The Fertile Crescent at maximum defined extent,
with the names of ancient civilizations found there.
By Melissa Pandika
Los Angeles Times (MCT)
LOS ANGELES — A rich trove of artifacts and plant remains excavated from southwestern Iran suggests that ancient humans' transition from hunting and gathering to farming occurred throughout the Fertile Crescent at roughly the same time.
The excavation also revealed that this crucial change — which helped the region earn its reputation as the cradle of civilization — happened gradually over thousands of years, not in a few generations or centuries as previously thought, according to a study published this month in the journal Science.
The findings from the excavation in the foothills of the Zagros Mountains represent a paradigm shift in scholars' understanding of agriculture's origins, and the villages, towns and civilizations that emerged as a result, experts said.
For decades, archaeologists believed agriculture took root in a part of the Fertile Crescent called the Levant, which includes present-day Israel, Lebanon and Jordan as well as parts of Syria, Iraq, Saudi Arabia and other countries. From there, it was thought to have spread eastward to present-day Iran.
"The eastern Fertile Crescent has been treated as backwater," said Melinda Zeder, a senior scientist at the Smithsonian Institution's Program in Human Ecology and Archaeobiology, who was not involved in the study. Now, the understanding that people in the Zagros grew and ground cereal grains as early as their counterparts in the Levant has "democratized this situation where everyone in the region was involved," she said.
Excavations in the western Fertile Crescent yielded evidence of plant and animal domestication dating to about 11,500 years ago, while digs in the eastern Fertile Crescent found evidence of domestication dating to only about 9,500 years ago. After the Iranian Revolution in 1979, however, Western archaeologists were unable to analyze sites in the east with the same modern recovery and dating techniques used to study those to the west.
Improved diplomatic relations between Iran and the West enabled archaeologists from the University of Tuebingen in Germany to visit the 12,000-year-old Chogha Golan site in 2009 and 2010, which they excavated with their counterparts from the Iranian Center for Archaeological Research. They were eager to do so because recent genetic analysis of modern barley and animals such as sheep, pigs and goats in the eastern Fertile Crescent suggested that domestication could have begun earlier than 9,500 years ago.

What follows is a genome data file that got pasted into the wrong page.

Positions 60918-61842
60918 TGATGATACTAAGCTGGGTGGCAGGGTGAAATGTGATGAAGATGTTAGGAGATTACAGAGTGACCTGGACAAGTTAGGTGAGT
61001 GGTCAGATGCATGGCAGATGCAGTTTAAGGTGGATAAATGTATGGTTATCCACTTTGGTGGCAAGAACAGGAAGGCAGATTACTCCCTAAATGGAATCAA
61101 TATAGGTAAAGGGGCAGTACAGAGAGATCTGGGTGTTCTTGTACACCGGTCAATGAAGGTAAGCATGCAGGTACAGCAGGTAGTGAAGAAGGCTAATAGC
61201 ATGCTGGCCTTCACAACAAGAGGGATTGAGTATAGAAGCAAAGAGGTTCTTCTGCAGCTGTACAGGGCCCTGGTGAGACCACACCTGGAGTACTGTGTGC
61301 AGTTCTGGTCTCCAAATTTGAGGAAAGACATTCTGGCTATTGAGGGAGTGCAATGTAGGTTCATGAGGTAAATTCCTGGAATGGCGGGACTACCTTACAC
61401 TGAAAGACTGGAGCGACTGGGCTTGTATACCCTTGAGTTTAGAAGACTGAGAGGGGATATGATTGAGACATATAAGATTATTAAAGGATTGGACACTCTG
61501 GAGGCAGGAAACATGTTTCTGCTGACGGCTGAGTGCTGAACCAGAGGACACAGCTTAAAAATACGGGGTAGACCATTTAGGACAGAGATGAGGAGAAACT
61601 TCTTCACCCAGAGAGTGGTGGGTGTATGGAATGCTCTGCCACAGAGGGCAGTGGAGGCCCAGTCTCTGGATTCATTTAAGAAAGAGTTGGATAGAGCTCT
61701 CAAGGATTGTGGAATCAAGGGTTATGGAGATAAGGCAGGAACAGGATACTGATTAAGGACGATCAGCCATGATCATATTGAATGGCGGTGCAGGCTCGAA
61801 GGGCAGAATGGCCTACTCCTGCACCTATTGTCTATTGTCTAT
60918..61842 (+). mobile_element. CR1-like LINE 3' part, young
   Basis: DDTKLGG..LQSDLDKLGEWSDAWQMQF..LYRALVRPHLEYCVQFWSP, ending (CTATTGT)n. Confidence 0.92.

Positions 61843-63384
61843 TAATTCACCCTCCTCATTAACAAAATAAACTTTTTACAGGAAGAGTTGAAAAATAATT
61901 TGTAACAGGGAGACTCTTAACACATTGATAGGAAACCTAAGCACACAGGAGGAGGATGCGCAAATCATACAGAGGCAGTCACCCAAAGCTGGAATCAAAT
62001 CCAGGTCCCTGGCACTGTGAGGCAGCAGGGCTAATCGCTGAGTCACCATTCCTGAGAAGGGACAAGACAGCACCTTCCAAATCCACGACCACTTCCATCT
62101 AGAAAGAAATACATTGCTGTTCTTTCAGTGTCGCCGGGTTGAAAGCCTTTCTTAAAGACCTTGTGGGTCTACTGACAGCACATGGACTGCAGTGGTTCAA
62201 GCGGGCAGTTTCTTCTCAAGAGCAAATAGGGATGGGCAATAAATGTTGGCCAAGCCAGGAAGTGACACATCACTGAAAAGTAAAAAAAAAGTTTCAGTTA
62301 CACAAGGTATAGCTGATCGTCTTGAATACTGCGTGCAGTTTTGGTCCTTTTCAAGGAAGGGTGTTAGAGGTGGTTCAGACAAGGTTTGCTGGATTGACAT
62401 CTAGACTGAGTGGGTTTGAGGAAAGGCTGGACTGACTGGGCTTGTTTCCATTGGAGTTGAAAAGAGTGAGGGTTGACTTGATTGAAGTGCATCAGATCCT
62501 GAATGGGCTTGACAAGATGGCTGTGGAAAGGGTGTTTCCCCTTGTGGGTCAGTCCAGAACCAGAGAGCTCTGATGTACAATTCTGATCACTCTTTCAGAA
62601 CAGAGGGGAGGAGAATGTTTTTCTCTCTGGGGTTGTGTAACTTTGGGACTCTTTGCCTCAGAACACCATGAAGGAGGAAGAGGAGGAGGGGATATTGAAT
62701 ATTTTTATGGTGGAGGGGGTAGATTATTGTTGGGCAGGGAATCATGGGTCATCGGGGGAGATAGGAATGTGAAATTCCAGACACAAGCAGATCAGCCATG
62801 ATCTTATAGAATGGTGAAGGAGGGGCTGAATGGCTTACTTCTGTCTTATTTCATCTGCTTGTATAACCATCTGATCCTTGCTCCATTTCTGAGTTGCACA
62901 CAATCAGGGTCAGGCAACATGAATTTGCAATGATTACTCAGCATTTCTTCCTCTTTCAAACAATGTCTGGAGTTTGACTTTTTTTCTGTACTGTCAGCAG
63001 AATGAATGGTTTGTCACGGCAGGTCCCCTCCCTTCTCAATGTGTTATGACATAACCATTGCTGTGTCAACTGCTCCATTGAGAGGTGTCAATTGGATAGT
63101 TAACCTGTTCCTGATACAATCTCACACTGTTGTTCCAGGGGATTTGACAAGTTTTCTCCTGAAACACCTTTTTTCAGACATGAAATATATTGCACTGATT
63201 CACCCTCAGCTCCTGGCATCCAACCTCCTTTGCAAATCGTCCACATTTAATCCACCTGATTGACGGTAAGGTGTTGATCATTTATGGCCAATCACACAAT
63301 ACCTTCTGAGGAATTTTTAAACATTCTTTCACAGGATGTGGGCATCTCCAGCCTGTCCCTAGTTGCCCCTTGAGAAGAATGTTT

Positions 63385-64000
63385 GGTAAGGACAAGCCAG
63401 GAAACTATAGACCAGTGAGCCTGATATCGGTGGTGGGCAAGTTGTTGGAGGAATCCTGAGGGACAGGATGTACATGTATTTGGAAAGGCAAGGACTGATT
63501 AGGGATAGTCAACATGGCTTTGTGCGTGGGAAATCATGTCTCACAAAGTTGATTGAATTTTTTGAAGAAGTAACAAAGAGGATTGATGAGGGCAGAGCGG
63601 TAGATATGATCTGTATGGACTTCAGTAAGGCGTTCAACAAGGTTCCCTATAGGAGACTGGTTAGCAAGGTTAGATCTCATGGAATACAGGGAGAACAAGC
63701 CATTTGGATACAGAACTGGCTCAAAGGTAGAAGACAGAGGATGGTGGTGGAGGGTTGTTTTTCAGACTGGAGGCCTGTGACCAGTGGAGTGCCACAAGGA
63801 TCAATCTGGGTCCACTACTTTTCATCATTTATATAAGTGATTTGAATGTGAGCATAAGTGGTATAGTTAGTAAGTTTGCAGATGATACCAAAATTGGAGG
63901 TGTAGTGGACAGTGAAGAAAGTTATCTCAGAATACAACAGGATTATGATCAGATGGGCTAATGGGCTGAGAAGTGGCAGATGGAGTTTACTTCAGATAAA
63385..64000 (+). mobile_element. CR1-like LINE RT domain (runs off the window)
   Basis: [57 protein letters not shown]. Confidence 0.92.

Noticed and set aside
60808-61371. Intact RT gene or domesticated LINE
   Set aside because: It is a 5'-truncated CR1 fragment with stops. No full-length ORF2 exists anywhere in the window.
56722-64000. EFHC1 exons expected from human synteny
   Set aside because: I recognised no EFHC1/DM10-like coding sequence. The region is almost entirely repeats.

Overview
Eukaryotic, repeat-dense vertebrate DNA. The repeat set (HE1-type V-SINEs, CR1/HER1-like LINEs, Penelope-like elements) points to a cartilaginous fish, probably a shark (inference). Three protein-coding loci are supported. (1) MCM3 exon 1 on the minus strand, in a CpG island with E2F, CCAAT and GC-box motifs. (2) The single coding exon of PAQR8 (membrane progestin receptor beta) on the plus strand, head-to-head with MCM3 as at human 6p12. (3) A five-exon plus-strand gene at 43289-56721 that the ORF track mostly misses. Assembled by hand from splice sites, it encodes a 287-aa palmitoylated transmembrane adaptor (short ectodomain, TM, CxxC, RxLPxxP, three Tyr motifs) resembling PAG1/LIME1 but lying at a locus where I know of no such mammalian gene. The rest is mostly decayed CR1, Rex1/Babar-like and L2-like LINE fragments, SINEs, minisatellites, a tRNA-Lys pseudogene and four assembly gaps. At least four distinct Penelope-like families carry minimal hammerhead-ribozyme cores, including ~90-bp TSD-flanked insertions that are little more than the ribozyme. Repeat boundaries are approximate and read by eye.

The items they unearthed from the 7-acre site were remarkably well preserved. Perched at the edge of a former looter's pit, the archaeologists drew up 10-liter buckets filled with botanic and stone remains. They rinsed off the sediment and discovered human and animal figurines, fish bones and charred bits of wild barley, lentil, grass peas, emmer wheat and other ancestors of crop plants.
"I've never seen a site so rich," said Nicholas Conard, an archaeologist at the University of Tuebingen and co-author of the study.
The archaeologists also discovered chaff remains from cereal grains, indicating that people processed their harvest. They also found mortars and grinding stones, which may have been used for turning the grain into flour or bulgur, which resembles oatmeal.
The findings at Chogha Golan also indicate the transition from foraging to farming was a long, gradual process.
As ancient people began domesticating wild plants by nurturing the ones with the traits they liked best, they attracted certain kinds of weeds that thrived in cultivated land. Finding large numbers of these weeds among the ancestors of crop plants is "a signature of cultivation," Zeder said.
Archaeologists observed this signature at Chogha Golan and calculated that these weeds grew around 11,500 years ago. But it wasn't until more than 1,000 years later that wild food plants took on their recognizable domesticated shape.
While the study makes a convincing case that agriculture emerged at around the same time in many parts of the Fertile Crescent, it still isn't clear why the region was so well suited to the development of farming.
Zeder thinks abundant resources meant that people didn't have to travel far to find food and could settle in one place. That allowed them to develop ways of protecting valuable resources and increasing their bounty.
How agriculture spread throughout the Fertile Crescent — whether by communication of ideas, migration of people or the spread of crops — also remains a mystery, the study authors wrote.
Conard and his colleagues still have hundreds of samples to analyze. Eventually, the team plans to continue excavations at Chogha Golan to learn more about its inhabitants, including their social structure, said Simone Riehl, an archaeobotanist at the University of Tuebingen and the study's lead author.
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